The following list of BIPOC faculty connect to archival holdings available at the Center for the History of Medicine. Additional resources authored by the Harvard Chan School have been included for context. Unless otherwise stated, all resources below are available online. To arrange for access to print materials, submit a request to the reference team at the Center for the History of Medicine.
This list will be periodically updated as additional research is conducted and collections are obtained by the Center. We recognize there is more work to be done, both in collecting and in research. We are eager to connect with our community to address these gaps. If you have ideas or questions, please contact the Harvard Chan Archivist.
Alonso, William; former director (1976-1978), Harvard Center for Population and Development Studies, Saltonstall Professor of Population Policy; a demographer and sociologist, his research focused on demographic changes, in particular in very urbanized areas. He developed a mathematical model, connecting migration and the evolution of the distribution of the population.
Hopkins, Donald; MPH, public health researcher in neglected diseases, member of the Institute of Medicine, Vice President, Health, at The Carter Center, overseeing international health and mental health programs in Africa and Latin America since 1997, Assistant Professor at the Department of Tropical Public Health, and recipient of 2012 Alumni Award of Merit, Harvard School of Public Health
Pierce, Chester M., papers, 1950-2015 (inclusive); H MS c523, 14 c.f., processed.
Chester Middlebook Pierce (born 1927), M.D., Harvard Medical School, 1952, A.B., Harvard College, 1948, was a senior psychiatrist at Massachusetts General Hospital, a psychiatrist at the Massachusetts Institute of Technology, professor of psychiatry at Harvard Medical School, and professor of education at Harvard University. He also served on the faculty of the Harvard T.C. Chan School of Public Health. Dr. Pierce held rank of Commander in the US Navy as well as senior consultant to the Surgeon General of the US Air Force, the Children’s Television Network, the US Arctic Research Commission, the Peace Corps, and NASA. Dr. Pierce was the president of both the American Board of Psychiatry and Neurology and the American Orthopsychiatric Association. He was on the Carter Center Mental Health Task Force from 2001 to 2004, and was the founding president of the Black Psychiatrists of America Association and National Chairperson of the Child Development Associate Consortium. Dr. Pierce published more than 180 books, articles, and reviews during his life, primarily on extreme environments, racism, media, and sports medicine. He took many professional trips to Antarctica where a peak bears his name (Pierce Peak). Dr. Pierce organized an African Diaspora conference in 2002 that ultimately led to the Massachusetts General Hospital Division of International Psychiatry in 2003. The Division was renamed in 2009 as the Chester M. Pierce, MD Division of Global Psychiatry in Dr. Pierce’s honor. Records include annotated secondary sources, teaching records, manuscripts, correspondence, lectures, committee and task force records, biographical materials, professional headshots, newsletters, photographs, and research materials.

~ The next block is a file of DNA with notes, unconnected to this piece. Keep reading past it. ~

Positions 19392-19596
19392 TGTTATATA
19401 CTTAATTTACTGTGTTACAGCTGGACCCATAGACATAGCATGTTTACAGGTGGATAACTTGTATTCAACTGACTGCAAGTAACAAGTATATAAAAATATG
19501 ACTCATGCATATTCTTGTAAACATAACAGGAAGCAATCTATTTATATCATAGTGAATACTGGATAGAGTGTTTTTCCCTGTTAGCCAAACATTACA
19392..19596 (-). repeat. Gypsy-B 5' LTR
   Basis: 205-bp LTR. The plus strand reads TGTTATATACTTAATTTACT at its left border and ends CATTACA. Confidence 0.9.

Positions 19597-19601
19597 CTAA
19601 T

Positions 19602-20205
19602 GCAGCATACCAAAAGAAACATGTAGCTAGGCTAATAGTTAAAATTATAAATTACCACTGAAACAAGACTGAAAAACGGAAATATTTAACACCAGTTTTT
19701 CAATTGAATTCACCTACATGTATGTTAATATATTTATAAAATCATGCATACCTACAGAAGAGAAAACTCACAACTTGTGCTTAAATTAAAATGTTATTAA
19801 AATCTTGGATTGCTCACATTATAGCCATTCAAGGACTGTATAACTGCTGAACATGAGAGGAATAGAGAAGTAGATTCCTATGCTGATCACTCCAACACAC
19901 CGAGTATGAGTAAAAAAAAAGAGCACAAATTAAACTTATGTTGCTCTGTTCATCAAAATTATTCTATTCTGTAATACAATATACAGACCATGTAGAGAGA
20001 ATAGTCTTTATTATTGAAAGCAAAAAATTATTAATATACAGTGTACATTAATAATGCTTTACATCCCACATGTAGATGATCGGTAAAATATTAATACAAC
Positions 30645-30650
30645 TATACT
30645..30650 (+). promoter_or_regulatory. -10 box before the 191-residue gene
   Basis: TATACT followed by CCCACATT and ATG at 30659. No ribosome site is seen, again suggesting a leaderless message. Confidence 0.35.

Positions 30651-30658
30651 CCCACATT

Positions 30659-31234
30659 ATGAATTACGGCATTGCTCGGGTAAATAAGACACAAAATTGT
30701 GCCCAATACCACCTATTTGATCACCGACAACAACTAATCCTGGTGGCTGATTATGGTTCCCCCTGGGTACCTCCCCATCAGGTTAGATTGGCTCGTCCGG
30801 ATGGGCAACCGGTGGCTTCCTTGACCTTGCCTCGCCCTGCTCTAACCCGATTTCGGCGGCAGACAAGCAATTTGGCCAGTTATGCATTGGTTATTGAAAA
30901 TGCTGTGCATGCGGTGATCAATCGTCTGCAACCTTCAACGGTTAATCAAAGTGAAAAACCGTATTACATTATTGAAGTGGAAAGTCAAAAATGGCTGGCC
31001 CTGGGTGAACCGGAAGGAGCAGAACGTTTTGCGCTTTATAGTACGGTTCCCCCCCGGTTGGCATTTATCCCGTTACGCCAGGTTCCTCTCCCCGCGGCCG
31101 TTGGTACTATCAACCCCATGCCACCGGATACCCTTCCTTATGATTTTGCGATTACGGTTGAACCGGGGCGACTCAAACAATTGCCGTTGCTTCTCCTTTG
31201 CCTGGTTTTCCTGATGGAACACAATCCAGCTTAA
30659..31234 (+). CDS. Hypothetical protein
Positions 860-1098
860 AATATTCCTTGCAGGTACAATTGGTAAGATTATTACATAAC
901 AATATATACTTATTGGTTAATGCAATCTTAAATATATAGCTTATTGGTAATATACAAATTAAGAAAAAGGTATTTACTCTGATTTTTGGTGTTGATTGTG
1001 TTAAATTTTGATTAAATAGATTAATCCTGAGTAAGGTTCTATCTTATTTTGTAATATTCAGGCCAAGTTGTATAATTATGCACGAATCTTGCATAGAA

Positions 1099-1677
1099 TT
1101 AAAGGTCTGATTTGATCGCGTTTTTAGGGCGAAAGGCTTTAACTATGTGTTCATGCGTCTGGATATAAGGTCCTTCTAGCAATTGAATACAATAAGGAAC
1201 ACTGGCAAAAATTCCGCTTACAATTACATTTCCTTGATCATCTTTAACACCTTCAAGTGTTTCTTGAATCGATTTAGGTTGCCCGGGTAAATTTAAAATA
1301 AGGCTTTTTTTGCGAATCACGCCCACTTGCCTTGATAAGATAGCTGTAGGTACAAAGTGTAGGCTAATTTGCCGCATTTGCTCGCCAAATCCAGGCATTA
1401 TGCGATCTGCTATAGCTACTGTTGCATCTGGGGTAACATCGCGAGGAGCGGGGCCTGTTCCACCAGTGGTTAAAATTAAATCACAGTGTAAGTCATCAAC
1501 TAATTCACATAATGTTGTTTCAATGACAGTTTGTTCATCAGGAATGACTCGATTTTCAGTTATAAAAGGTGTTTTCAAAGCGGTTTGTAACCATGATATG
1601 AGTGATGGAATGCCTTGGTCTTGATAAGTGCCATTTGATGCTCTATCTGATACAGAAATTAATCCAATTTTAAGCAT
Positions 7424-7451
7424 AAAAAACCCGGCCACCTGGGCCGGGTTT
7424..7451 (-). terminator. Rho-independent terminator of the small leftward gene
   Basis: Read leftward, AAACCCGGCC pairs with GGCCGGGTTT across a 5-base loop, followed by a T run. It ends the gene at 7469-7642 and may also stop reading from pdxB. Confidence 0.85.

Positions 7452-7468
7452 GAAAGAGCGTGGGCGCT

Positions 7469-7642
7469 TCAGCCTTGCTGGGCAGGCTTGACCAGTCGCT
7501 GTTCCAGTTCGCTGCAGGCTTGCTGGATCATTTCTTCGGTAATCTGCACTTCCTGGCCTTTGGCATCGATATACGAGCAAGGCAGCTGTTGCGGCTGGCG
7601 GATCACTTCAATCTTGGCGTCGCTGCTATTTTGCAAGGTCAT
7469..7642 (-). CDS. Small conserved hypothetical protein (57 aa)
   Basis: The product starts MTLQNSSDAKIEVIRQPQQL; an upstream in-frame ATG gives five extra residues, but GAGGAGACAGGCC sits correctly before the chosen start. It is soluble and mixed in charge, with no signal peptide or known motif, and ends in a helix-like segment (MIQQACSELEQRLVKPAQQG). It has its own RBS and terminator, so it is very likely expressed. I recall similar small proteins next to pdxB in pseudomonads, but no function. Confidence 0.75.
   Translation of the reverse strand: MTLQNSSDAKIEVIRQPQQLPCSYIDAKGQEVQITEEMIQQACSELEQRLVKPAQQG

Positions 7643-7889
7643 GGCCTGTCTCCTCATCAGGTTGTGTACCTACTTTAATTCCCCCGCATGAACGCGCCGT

Prothrow-Stith, Deborah, 1954-; papers, 1983-2009 (inclusive), H MS c595, 39 c.f., unprocessed (contact Public Services)
Deborah Prothrow-Stith (born 1954), B.A., 1975, Spelman College, Atlanta, Georgia; M.D., 1979, Harvard Medical School, Boston, Massachusetts, was Henry Pickering Walcott Professor of Public Health Practice in the Department of Health Policy and Management and Director of the Division of Public Health Practice (DPHP) at the Harvard School of Public Health (HSPH). She served two years as Massachusetts Commissioner of Public Health before joining HSPH as Assistant Dean for Government and Community Programs in 1990. She then served as founding director of the DPHP and Associate Dean for Diversity. Prothrow-Stith advocates for the treatment of violence as a public health issue, a view she helped popularize in her 1991 book Deadly Consequences. She specializes in community-based violence prevention and has authored several youth curricula. Records include committee records, teaching records, subject files, reference material, writings, research records, travel files, grant records, departmental administrative records, and biographical materials.
See also: Division of Public Health Practice (institutional collection):
Williams, Michelle A.; SM ’88, ScD ’91, Dean of the Faculty (2016- ), Harvard T.H. Chan School of Public Health, and Angelopoulos Professor in Public Health and International Development, a joint faculty appointment at the Harvard Chan School and Harvard Kennedy School. Harvard Chan School’s first female dean, and the first Black person to head a faculty at Harvard.
Yerby, Alonzo; chair, Department of Health Policy and Management (1966-1982), and the only Black tenured faculty member at the school at that time.